Some of the strangest looks I get are from people who just don’t get why I would make my own laundry detergent when it is so readily available in just about any store. I’ve written about this before, but for those of you who aren’t convinced, I’d like another chance to change your mind.
You’re not surprised that this would be first on my list. In my own unscientific way, I have done exhaustive research on this. When a bottle of Tide or ALL laundry detergent promises “82 Loads” consider the fine print. Check it. Realistically, you have to cut that number of loads in half if you have a high-capacity washer. Read the instructions. They are talking about small loads of laundry.
My research has determined that on average, regularly priced laundry detergent costs from $.35 to $.50 per load of laundry. That may not sound like much to you until you consider that you can make your own detergent for about $.03 to $.05 per load.
My homemade detergent just works, and that’s saying a lot coming from a laundry stickler like myself. I know exactly what’s in it, too.
My whites come out white, colors come out bright and all my laundry is super clean. This homemade version is low-sudsing, which makes it perfect for the high-efficiency (HE) washers.
There is another factor in play with anything homemade and that’s time. Admittedly, the recipes I’ve given you in the past (for both powdered and liquid versions) can be time-consuming. And a little messy. I’ll also admit that on occasion I have just not had time to make it myself, reluctantly resorting to buying it off the shelf.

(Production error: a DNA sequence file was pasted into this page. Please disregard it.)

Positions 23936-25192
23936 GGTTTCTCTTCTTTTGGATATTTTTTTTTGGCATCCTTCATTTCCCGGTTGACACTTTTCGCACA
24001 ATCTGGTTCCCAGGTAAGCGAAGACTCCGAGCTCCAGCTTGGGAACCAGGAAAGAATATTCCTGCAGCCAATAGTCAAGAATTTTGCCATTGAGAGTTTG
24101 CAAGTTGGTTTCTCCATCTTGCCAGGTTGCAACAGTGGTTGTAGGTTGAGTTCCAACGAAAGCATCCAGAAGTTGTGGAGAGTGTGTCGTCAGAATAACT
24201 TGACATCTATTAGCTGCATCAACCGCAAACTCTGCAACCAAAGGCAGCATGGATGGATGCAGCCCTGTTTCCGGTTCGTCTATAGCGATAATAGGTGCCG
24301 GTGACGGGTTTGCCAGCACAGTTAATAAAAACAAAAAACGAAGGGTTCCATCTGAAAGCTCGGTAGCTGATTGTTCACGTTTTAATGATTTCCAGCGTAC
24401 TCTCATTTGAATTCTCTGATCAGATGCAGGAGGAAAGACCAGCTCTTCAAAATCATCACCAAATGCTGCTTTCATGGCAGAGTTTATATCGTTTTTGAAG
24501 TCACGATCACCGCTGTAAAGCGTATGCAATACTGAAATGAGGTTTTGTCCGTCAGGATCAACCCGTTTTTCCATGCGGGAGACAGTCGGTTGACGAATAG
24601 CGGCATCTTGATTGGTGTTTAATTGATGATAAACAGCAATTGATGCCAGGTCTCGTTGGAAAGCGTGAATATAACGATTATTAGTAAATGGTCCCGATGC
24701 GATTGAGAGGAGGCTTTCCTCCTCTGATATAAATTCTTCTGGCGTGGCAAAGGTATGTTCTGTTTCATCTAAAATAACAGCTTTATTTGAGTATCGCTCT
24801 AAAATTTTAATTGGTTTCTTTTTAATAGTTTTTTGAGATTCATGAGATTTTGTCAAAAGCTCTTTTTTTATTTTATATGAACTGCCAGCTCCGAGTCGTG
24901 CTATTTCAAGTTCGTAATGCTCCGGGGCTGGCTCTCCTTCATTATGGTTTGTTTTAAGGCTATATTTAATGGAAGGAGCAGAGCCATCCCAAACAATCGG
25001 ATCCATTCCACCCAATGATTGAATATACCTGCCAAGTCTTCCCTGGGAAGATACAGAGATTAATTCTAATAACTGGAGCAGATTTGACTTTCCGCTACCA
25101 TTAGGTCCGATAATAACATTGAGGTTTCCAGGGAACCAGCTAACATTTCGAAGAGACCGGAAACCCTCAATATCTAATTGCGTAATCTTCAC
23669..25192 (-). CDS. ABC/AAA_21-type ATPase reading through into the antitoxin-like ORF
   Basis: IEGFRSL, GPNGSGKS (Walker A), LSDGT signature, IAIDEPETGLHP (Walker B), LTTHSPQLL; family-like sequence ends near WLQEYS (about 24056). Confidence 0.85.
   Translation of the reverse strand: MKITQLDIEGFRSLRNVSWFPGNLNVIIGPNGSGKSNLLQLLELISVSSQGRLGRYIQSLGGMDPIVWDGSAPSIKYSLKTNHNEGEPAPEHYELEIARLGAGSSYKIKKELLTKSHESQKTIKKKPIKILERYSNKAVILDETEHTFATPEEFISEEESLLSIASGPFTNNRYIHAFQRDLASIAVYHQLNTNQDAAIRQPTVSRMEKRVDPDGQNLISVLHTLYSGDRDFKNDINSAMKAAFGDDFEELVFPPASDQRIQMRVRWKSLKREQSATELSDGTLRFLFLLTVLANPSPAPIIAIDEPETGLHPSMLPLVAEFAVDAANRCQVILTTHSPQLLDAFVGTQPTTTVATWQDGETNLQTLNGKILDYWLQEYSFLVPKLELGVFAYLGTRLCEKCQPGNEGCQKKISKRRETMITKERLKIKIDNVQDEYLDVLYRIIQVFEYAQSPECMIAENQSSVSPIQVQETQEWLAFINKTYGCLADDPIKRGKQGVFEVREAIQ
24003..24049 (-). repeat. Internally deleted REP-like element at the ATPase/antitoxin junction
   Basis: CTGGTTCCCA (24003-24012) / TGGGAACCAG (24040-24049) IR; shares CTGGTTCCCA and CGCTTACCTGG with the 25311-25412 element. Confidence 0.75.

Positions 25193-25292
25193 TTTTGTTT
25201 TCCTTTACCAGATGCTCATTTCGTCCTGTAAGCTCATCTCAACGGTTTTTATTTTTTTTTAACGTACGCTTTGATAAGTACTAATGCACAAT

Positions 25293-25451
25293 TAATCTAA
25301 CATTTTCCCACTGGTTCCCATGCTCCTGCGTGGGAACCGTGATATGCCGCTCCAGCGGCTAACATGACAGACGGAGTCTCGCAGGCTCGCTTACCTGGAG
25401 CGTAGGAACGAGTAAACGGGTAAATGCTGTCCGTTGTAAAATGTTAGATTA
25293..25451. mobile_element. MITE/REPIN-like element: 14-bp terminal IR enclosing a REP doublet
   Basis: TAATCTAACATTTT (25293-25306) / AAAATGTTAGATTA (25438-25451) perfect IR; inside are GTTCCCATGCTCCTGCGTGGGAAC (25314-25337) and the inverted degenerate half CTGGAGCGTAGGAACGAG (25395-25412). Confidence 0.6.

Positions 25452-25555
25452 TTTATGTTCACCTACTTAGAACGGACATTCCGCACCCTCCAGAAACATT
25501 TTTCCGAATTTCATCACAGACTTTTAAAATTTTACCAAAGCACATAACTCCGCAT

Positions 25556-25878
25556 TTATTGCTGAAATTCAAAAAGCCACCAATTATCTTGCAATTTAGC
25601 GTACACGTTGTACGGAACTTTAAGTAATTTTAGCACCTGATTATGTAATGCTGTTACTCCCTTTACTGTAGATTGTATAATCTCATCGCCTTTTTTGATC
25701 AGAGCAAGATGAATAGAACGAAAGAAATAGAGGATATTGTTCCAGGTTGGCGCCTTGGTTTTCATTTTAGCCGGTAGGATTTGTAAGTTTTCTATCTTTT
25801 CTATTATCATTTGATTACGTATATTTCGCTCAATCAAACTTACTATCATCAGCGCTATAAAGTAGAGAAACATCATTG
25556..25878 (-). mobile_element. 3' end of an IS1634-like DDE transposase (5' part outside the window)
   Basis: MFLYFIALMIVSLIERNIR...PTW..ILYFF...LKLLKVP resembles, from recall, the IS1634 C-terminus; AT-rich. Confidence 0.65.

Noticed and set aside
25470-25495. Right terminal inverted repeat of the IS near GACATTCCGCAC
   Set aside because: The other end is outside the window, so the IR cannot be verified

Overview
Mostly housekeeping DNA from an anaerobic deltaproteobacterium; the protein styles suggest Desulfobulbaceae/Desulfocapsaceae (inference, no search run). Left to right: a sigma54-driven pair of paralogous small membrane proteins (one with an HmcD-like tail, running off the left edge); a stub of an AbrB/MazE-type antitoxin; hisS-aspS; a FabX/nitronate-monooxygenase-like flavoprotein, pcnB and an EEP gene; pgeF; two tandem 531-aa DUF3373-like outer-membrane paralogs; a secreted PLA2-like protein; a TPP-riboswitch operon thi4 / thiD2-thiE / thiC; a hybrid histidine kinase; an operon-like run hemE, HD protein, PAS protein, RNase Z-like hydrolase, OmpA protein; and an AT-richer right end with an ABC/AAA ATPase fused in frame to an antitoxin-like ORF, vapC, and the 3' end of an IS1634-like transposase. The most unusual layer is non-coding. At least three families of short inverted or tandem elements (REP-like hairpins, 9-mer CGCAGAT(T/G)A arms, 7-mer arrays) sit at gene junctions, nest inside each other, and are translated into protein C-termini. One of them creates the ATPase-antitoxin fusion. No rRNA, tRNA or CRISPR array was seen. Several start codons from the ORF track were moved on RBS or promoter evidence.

The recipe uses one of DPL’s favorite products—original Blue Dawn—in place of Fels Naptha bar soap. And, this requires no cooking and is low-sudsing. I am still over the moon about this recipe because it is fast, easy and super effective. Thanks, Jillee.
Quick and Easy Laundry Detergent
Find a one-gallon container with a tight-fitting lid. Pour in the borax, washing soda and liquid Dawn. Add two cups of very hot water. Apply the lid and shake until the soda and borax have dissolved. Now fill the container with cold water. Reapply the lid, label and you’re done. To use: Add 1 to 2 cups to each load of laundry depending on the size and soil levels.
This recipe multiplies so well, I make three gallons using this conversion which is slightly more concentrated:
- 3/4 cup borax
- 3/4 cup washing soda
- 3/4 cup original Blue Dawn
I have experimented with the amount to use in my high-efficiency, high-capacity, heavy-duty LG Wave Force washer.
I started with 2 cups for a full load (this detergent is not thick, actually it is quite thin and watery). However, I noticed that clothes were ending up slightly stiff and scratchy, a good indication that all of the soap had not been rinsed out. So, I cut back and now find that with my converted 3-gallon recipe, 1 to 1 1/2 cups works perfectly. For smaller loads, I cut back accordingly.
Question: Have you ever made your own home cleaning products? Tell us your favorite homemade solution here.